Universal Credit: Jonathan Reynolds on Labour’s policy
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Official figures suggest around 1.9 million people are still on furlough but as the scheme is due to finish at the end of September, they could be eligible for up to £600 a month in other benefits. Here’s everything they need to know.
Although the majority of businesses have reopened following lockdown restrictions coming to an end, some employers are still using furlough.
Chancellor Rishi Sunak plans to wind down support offered at the height of the COVID pandemic to UK residents at the close of September.
Unfortunately, it’s expected to lead to more redundancies as some employers won’t be able to afford to keep all staff members on.
Now is a good time to start making preparations and to see what people could be eligible for, according to financial experts.
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James Andrews, senior personal finance expert at money.co.uk, said: “Although furlough is not as widely used as it was at the height of the pandemic, ending it still sees a risk people will be made redundant or lose out on work that’s no longer supported by the Government.
“If you are set to be impacted by the loss of furlough payments, it’s essential to act now in applying for any support schemes, loans or grants that you may need to keep yourself level.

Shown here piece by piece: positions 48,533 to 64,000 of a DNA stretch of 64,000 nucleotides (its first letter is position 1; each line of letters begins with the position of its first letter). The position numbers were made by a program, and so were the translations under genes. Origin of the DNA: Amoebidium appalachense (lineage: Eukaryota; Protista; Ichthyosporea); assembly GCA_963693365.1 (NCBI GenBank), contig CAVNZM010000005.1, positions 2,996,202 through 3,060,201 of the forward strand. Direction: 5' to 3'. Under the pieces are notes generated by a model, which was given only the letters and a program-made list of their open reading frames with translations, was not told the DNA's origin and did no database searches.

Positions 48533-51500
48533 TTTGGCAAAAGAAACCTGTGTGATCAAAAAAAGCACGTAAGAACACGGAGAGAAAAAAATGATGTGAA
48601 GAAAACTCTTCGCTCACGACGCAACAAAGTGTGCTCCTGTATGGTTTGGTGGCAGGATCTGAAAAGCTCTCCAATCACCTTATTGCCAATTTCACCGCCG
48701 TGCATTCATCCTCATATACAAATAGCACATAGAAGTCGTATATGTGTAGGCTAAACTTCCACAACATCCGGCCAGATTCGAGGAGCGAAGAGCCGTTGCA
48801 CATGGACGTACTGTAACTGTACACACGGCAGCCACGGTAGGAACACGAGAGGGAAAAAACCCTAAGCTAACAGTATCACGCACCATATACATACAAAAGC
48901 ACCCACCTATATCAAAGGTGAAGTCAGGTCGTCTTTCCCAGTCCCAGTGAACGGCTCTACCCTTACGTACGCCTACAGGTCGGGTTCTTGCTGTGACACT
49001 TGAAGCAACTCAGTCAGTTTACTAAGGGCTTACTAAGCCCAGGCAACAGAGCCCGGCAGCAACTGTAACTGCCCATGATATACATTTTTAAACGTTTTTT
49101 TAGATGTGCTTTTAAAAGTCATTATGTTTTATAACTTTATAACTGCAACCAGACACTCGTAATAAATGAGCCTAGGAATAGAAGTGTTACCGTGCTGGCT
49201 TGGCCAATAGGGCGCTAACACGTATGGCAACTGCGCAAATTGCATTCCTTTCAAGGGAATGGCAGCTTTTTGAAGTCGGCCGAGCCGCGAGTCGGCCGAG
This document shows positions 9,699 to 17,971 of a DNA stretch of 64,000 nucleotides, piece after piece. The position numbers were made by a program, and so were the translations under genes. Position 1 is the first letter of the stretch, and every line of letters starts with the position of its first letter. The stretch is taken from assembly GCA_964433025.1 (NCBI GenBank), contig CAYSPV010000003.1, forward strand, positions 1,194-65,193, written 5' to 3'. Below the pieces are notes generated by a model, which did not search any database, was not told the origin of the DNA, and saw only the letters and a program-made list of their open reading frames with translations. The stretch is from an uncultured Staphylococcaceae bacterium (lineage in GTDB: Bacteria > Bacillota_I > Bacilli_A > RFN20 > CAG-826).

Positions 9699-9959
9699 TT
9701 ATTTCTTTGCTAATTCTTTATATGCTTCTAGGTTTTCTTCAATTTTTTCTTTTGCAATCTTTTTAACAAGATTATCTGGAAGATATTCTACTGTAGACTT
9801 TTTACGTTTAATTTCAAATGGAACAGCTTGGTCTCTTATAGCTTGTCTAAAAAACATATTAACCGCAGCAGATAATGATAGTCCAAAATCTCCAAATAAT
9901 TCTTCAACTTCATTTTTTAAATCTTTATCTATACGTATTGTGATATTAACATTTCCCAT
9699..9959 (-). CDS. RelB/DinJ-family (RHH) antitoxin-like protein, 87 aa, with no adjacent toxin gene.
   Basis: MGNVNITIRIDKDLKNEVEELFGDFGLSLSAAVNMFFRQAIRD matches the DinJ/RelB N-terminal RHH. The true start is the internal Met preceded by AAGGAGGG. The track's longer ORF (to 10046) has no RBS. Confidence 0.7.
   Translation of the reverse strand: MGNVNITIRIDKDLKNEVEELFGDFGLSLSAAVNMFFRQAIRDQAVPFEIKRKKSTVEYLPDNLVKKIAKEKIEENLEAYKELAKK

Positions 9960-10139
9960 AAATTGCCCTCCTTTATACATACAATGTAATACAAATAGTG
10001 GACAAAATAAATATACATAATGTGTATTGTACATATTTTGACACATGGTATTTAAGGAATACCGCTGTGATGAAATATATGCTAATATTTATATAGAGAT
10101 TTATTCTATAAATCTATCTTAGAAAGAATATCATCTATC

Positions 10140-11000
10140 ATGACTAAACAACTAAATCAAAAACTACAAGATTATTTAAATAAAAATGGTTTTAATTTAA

They often take weeks to be approved, so now’s the time to act before the furlough payments stop for good.
“One option for support is Jobseeker’s Allowance (JSA), which is a benefit for people not in full-time employment (working less than 16 hours per week), who are capable of working and are looking for a job.”
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Most people can claim JSA depending if they’ve paid enough national insurance contributions while they were employed.
It’s not means-tested, so will not be affected if you have savings.
The easiest way to apply is through the Government’s official website.
It’s a good idea to have your National Insurance number, bank or building society account details and previous six month employment details to hand.
Mr Andrews continued: “JSA is capped at £59.20 per week for under 25s and £74.70 for over 25s.
“This is not enough to replace a salary, so if you do not have savings or other income you should also apply for Universal Credit.
“Universal Credit is the main benefit paid to you if you are ineligible for disability benefits and are out of work or on an insufficient income.
“Depending on your circumstances, monthly Universal Credit payments vary between £344 and £596.58.”
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Those receiving Universal Credit already, who have suffered a drop in income or a change to their circumstances, are advised to get in touch with an advisor.
It could be that their money should be increased.
If people are still unsure which benefits they’re entitled to, there are lots of great resources online, including a comprehensive guide from money.co.uk
There could be a backlog, so it’s best to check what you’re entitled to as soon as possible to avoid any unnecessary delays in payments.
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